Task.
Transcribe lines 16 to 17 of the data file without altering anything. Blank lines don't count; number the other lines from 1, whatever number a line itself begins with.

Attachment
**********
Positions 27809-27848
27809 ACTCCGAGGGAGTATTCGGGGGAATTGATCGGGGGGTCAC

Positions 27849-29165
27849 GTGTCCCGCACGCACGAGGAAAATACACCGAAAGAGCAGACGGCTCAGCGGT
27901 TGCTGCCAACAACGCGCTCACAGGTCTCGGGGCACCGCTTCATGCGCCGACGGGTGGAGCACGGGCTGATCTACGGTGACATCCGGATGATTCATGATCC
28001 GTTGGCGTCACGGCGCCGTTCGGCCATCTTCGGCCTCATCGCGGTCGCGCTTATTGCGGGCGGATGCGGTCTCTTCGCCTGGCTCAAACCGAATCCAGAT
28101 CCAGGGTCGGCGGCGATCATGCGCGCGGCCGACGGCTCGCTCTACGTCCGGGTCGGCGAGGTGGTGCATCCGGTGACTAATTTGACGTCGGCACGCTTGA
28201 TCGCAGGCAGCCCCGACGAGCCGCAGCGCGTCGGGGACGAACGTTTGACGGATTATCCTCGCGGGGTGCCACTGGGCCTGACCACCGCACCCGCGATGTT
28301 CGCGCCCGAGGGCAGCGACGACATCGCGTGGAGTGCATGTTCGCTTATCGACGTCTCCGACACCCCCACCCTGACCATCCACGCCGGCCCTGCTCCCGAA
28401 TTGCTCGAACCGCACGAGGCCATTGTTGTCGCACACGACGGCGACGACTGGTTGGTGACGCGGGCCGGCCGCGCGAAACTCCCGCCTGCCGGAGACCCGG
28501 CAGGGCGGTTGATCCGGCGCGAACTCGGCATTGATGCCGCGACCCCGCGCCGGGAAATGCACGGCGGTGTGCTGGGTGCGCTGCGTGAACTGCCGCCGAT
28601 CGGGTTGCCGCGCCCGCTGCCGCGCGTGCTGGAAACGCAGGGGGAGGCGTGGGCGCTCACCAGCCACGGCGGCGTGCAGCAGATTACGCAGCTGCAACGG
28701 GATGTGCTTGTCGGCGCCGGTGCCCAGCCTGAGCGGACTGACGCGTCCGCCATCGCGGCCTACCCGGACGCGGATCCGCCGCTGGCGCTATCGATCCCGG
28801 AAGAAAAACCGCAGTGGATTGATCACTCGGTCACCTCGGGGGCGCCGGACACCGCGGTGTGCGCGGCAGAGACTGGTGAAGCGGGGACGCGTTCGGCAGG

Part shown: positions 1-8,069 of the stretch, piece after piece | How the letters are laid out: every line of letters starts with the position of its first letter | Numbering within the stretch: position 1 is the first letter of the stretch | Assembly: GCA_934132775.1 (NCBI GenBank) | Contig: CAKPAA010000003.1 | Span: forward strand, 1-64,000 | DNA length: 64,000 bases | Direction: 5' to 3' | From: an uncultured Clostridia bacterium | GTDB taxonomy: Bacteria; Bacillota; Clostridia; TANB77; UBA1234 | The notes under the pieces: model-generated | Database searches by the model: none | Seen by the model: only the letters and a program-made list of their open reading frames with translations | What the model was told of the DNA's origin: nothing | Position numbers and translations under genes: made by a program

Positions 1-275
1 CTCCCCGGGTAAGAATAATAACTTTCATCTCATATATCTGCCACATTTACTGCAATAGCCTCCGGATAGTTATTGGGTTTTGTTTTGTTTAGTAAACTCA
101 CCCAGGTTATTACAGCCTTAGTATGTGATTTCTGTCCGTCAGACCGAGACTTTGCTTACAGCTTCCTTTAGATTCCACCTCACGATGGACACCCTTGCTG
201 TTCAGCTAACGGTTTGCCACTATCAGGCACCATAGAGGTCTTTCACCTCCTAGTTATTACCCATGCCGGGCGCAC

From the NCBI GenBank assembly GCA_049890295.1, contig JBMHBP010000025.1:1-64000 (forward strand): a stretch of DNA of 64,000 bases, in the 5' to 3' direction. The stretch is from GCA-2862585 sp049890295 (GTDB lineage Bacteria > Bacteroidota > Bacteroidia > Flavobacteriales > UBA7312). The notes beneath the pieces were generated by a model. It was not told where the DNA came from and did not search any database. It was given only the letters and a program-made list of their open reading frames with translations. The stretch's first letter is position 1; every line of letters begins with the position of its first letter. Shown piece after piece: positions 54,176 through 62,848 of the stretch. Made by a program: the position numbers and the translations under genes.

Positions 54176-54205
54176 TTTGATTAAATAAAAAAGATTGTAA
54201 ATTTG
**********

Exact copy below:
Positions 1-275
1 CTCCCCGGGTAAGAATAATAACTTTCATCTCATATATCTGCCACATTTACTGCAATAGCCTCCGGATAGTTATTGGGTTTTGTTTTGTTTAGTAAACTCA